Illustration by TIME; reference image courtesy of Tristan Harris

Odds are you don’t intend to commit a murder in Estonia. But if you did plan to commit a murder in Estonia, you would certainly benefit from an AI system that could read and understand the entire body of Estonian law and find a loophole that would let you get away with your crime. This is the kind of scenario that keeps Tristan Harris up at night. Actually, in this boom time for the AI field, a lot of things keep Harris awake at night.

Co-founder of the Center for Humane Technology and host of the podcast Your Undivided Attention, Harris has been establishing himself as a man on the AI ramparts—a tech leader committed to ensuring that we get this generation of AI right, because we simply can’t afford to get it wrong. “We really have to have a public conversation and assess what AI will do to society,” he says, “because it really affects everything, everywhere all at once.”

This is not our initial contact with AI, of course. Our initial contact came in the first 20 years of this century, when social media and recommendation engines began to proliferate, steering eyes and minds to often awful—and even dangerous—content. “It was a race to the bottom of the brain stem,” Harris says. “People were directed to the kinds of material that unravels democracies, that causes addiction, isolation, mental-health issues, online bullying, harassment, and sexualization of kids.” All of this was the subject matter of the 2020 documentary The Social Dilemma, in which Harris appears.

That kind of mess was created in what can be thought of as AI 1.0. Here in the age of AI 2.0, the dangers are even greater. Generative AIs, like ChatGPT, involve creating language out of nothing—and there are countless types of languages out there.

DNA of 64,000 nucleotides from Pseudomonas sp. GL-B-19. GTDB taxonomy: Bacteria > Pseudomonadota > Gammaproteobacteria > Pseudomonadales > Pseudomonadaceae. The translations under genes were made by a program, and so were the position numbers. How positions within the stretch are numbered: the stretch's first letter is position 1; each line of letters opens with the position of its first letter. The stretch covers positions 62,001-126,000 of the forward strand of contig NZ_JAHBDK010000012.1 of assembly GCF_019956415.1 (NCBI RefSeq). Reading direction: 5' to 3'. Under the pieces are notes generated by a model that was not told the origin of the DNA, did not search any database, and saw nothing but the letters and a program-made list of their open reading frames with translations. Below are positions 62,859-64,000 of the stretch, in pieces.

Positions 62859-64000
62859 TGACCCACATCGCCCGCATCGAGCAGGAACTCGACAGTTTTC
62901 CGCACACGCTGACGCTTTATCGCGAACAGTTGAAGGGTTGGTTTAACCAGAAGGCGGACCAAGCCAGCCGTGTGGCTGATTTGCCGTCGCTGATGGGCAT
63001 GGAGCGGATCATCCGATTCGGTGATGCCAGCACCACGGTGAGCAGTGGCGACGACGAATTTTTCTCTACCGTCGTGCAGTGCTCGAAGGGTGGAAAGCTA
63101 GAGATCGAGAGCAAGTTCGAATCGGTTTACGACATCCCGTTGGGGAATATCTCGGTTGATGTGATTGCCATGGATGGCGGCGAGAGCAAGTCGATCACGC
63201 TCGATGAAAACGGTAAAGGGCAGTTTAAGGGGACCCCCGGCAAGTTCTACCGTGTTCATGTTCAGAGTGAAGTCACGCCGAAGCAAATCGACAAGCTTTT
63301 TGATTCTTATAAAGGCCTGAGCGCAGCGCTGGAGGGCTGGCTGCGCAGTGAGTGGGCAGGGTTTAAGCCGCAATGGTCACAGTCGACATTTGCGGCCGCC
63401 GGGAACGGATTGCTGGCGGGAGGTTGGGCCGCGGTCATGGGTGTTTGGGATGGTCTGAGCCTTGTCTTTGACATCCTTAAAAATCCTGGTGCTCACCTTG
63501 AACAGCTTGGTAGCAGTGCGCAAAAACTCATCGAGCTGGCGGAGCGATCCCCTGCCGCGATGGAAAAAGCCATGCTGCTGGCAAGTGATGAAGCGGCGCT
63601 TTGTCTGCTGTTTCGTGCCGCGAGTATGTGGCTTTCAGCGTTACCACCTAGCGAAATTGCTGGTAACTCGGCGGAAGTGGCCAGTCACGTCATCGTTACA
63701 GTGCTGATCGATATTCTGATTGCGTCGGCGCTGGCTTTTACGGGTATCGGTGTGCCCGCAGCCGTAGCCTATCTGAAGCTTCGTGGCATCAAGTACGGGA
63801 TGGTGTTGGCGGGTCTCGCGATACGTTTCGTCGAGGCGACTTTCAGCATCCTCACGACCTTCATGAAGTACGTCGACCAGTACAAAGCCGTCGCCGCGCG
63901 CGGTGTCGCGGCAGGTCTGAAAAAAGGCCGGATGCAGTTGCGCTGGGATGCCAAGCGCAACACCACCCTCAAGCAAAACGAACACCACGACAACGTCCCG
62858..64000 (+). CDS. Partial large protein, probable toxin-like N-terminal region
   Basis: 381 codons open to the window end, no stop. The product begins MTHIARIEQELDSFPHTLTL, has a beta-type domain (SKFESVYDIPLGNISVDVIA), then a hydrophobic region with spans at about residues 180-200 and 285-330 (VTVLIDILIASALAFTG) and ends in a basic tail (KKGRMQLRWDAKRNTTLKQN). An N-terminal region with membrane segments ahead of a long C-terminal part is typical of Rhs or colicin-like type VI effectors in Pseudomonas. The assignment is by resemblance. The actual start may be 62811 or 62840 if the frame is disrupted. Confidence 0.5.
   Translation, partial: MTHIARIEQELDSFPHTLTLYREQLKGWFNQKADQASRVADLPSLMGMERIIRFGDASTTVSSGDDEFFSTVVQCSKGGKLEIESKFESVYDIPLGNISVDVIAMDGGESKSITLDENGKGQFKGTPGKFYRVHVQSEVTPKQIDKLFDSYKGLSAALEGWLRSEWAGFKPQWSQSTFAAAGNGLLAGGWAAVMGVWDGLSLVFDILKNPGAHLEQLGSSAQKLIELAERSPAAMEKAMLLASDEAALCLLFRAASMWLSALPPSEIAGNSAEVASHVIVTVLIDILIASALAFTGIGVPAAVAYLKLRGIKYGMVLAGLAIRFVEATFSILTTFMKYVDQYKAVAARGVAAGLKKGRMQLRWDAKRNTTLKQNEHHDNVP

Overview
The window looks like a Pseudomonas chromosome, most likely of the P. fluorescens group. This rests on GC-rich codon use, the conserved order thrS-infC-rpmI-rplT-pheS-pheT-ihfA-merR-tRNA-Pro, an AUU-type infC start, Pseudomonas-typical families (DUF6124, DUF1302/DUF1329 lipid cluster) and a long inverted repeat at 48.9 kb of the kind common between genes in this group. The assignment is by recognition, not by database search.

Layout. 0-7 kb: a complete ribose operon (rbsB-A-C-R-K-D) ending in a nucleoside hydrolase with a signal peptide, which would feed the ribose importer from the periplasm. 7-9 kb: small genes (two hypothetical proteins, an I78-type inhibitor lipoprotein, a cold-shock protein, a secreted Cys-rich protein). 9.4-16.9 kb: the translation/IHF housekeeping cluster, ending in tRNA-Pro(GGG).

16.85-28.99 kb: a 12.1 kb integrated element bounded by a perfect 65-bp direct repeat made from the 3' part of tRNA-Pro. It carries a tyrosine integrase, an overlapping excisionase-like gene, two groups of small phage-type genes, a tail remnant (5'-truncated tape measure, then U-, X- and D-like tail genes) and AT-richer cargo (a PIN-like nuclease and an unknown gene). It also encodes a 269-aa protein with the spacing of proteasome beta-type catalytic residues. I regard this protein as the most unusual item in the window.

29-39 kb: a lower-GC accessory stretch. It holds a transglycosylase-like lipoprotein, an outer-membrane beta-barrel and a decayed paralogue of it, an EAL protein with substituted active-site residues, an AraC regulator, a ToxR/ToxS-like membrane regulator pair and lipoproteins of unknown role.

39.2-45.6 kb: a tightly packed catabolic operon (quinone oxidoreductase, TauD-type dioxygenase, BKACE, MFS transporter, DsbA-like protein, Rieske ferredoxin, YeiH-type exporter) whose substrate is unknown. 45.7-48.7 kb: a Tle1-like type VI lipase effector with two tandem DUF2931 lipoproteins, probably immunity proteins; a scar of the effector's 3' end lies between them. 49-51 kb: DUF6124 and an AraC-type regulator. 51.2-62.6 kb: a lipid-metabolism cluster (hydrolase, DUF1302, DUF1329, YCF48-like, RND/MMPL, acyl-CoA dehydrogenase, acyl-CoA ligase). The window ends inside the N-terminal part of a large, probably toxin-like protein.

“Chemistry is language, biology is language, law is language, religion is language,” Harris says. “I could take the language of smallpox and move it in the direction of being more transmissible and more lethal. Someone could tell an AI system, ‘Write me a letter encouraging this kid to commit suicide.’ AI can spit out language in the form of fake news or fake laws or fake religious documents.”

Turbocharging all of this is unbridled ambition. Developers are in a race—with other companies, with other countries—to see who can build the best, the most powerful, the most profitable systems. A close analogy, Harris says, was the competition to develop the first nuclear weapons. “Designers are worried that if they don’t build it, far worse actors will,” Harris says. “So the logic they’re operating on is, ‘Let the good guys build it.’”

The problem, of course, is that while bad guys are everywhere, we all think we’re the good ones. In March, Harris released an open letter—co-signed by a host of leaders in the tech field, including Elon Musk; Apple co-founder Steve Wozniak; and Yoshua Bengio, founder of the AI research institute Mila—calling on all AI labs to pause their work for six months and take that time to reassess the direction of the industry. None did, though Harris was hardly surprised. His hope, however, is that at least it made them think.

“There really are a lot of insane benefits to AI,” he says. “But inseparable from those problems, catastrophic risks.”

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